Countable and Uncountable Nouns List, Definition and Examples

English Countable and Uncountable Nouns, Definition and Examples




Countable and Uncountable Nouns

Nouns, although it seems simple, is a subject that contains a lot of details. Countable and uncountable nouns are in fact not very difficult to distinguish. In English, countable and uncountable nouns are known as countable and uncountable nouns. Countable and uncountable nouns determine the amount of objects or how to express them directly when describing the object itself.  For example, while we can refer to a book as a book object, we cannot express water as a water.

 

Where to use Countable and Uncountable Nouns?

In fact, countable and uncountable nouns should definitely be used if a noun is to be mentioned. It should be used, whether the noun can be counted or uncountable. Otherwise, we may misrepresent the noun. Considerations for countable and uncountable objects are as follows;

A, an and the: They come in front of nouns and give some information about that noun. For example, if the noun can be counted and singular noun, the noun must be preceded by a, an or the. If the noun mentioned is a noun known to both the referring and the referenced, the noun is used even if it cannot be counted.



However, this is not the case for the “an” and “a”.  ’’ A and an ’’ are only used for countable singular nouns.

There is and There are usage: These are used to indicate whether an object or objects exists.  For example, there is an apple on the chair. In this sentence, ‘there is and there are’ are used. If there is an uncountable name or a singular name that can be counted, ’there is” is used.  If there are plurable nouns, isim there are ”is used.

This, These, That and Those usage: These are sign pronouns used in English. So it is preferable to use expressions such as “this, that, those, these. This, these, that and those are also used with nouns. For example, “this apple, that apple”.  If a cue pronoun is used for an uncountable noun, the noun is preceded by “this’ ’or’ ’that. For example, “These lightning bolts are too much”.

Much, Many, A little and A: In English, “Much and Many’ means too much, while a little and a few means less and a little. However, a few ’’ and ’’ many ’are used in countable plural nouns, while’ ’Much‘ and ‘a little ’are used with uncountable nouns.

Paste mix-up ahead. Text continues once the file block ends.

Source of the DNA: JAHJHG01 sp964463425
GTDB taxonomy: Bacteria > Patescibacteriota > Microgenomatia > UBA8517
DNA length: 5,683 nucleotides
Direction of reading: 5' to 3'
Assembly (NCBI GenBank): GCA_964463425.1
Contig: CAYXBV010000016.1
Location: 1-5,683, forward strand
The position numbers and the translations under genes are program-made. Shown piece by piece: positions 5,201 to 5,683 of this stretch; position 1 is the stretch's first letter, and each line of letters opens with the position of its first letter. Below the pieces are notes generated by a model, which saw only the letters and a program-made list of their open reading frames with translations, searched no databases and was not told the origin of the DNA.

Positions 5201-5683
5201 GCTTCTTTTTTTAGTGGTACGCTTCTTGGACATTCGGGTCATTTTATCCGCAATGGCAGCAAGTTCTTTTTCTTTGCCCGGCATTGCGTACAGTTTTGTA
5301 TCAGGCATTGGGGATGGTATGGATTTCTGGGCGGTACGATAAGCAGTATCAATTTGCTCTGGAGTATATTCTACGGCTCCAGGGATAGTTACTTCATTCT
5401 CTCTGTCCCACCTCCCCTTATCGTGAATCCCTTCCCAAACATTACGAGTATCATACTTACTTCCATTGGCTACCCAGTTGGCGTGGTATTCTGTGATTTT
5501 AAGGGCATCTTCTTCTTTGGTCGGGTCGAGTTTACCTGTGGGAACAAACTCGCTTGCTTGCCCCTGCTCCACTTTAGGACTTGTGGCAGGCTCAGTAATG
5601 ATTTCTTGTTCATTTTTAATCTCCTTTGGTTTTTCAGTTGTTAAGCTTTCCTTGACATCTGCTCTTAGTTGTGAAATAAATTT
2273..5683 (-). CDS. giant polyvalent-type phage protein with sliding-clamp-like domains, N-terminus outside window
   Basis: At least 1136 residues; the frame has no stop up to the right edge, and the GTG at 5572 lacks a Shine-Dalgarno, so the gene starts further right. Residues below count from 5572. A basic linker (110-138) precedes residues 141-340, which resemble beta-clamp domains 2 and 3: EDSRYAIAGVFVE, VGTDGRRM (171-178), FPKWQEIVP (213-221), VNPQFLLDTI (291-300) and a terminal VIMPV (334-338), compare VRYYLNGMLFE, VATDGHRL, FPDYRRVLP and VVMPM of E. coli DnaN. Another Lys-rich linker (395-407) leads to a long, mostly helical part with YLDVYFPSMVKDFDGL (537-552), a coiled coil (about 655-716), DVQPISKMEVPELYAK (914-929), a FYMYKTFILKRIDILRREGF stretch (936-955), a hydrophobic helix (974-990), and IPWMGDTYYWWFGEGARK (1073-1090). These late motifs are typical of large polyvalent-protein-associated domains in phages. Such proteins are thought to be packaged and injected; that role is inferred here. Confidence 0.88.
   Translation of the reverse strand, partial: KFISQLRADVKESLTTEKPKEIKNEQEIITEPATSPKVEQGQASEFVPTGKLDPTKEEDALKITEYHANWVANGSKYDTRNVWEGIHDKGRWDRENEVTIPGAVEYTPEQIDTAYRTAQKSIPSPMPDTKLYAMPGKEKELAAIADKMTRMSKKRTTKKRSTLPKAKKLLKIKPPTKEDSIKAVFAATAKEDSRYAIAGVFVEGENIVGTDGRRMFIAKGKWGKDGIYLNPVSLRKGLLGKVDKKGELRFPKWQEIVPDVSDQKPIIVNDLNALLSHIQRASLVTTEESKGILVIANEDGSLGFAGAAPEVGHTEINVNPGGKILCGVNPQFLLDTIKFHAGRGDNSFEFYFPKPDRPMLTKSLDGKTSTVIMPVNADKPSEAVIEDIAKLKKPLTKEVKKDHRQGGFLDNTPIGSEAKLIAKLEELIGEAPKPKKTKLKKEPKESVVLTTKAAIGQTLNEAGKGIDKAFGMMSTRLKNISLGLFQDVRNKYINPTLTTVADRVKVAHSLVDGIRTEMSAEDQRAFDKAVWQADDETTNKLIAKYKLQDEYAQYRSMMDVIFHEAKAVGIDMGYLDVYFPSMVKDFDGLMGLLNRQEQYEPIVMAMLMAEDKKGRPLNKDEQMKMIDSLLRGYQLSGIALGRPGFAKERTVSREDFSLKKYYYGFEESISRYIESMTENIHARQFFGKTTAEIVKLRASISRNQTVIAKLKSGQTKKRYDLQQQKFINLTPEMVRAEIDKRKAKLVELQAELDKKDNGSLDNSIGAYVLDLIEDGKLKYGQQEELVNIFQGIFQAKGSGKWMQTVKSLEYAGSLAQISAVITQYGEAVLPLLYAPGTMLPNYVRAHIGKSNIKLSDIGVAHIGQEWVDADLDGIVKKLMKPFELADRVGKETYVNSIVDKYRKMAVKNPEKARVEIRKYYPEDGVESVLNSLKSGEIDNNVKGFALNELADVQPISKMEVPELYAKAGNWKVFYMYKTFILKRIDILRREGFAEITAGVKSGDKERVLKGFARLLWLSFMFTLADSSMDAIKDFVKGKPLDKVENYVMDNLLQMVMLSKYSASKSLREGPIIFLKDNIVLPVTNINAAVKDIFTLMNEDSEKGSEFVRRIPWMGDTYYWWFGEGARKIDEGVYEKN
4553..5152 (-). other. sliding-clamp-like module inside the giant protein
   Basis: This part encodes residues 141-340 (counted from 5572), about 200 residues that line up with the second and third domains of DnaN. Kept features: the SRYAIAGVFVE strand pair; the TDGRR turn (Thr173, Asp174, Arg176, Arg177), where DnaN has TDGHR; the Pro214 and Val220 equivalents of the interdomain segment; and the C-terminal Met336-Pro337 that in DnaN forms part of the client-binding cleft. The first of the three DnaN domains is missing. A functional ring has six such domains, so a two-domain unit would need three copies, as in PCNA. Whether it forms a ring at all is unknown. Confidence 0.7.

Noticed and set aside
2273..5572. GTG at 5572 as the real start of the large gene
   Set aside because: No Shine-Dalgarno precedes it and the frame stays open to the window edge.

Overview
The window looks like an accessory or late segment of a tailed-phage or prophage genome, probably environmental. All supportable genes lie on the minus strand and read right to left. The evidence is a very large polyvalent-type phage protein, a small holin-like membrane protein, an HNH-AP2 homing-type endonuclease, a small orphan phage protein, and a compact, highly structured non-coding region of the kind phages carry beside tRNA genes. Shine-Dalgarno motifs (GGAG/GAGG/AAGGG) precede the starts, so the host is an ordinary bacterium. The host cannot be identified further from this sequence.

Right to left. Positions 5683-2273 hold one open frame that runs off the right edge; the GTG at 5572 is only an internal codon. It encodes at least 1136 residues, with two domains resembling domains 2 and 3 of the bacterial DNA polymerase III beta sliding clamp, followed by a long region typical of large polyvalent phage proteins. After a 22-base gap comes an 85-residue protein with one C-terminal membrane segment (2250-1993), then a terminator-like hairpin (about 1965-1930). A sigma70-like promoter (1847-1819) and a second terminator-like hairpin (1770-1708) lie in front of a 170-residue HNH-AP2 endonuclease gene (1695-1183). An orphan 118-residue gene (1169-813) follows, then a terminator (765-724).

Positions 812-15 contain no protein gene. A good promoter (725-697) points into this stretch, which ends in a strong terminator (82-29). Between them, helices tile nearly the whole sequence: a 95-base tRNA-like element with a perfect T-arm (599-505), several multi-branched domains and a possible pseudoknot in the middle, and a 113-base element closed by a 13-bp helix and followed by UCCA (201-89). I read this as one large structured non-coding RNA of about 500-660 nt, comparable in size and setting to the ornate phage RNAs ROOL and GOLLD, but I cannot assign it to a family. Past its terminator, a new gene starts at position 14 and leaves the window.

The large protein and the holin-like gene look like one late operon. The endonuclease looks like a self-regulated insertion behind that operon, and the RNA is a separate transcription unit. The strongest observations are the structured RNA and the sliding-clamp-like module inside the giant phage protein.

Note: Quantity markers such as “some, a lot of, any can be used with both countable and uncountable.

If a noun is to be mentioned in English, it must be known whether the noun is countable or uncountable.  Because grammatical structures differ by noun.

Note: English is a noun that cannot be counted, but currencies can be counted.


100 Examples of Uncountable Nouns
  1. Advice
  2. Aggresion
  3. Assistance
  4. Beauty
  5. Beef
  6. Bravery
  7. Bread
  8. Butter
  9. Cake
  10. Cash
  11. Chaos
  12. Clothing
  13. Confidence
  14. Content
  15. Cotton
  16. Danger
  17. Darkness
  18. Driving
  19. Education
  20. Energy
  21. Enjoyment
  22. Equipment
  23. Failure
  24. Faith
  25. Fame
  26. Fuel
  27. Fruit
  28. Gasoline
  29. Grief
  30. Gold
  31. Guilt
  32. Golf
  33. Harm
  34. Happiness
  35. Homework
  36. Humour
  37. Help
  38. Ice
  39. Information
  40. Intelligence
  41. Jam
  42. Jewellery
  43. Knowledge
  44. Laughter
  45. Love
  46. Luggage
  47. Machinery
  48. Money
  49. Meat
  50. Milk
  51. Motivation
  52. Mustand
  53. Nature
  54. News
  55. Paper
  56. Perfume
  57. Patience
  58. Peace
  59. Pride
  60. Progress
  61. Publicity
  62. Pasta
  63. Rain
  64. Research
  65. Rice
  66. Salt
  67. Seafood
  68. Space
  69. Shopping
  70. Silence
  71. Soup
  72. Spaghetti
  73. Sugar
  74. Silver
  75. Smoke
  76. Snow
  77. Spelling
  78. Software
  79. Stress
  80. Sunshine
  81. Tea
  82. Tennis
  83. Time
  84. Transportation
  85. Travel
  86. Thunder
  87. Traffic
  88. Trust
  89. Toast
  90. Understanding
  91. Unemployment
  92. Violence
  93. Vision
  94. Warmth
  95. Water
  96. Wealth
  97. Weather
  98. Wisdom
  99. Wood
  100. Youth

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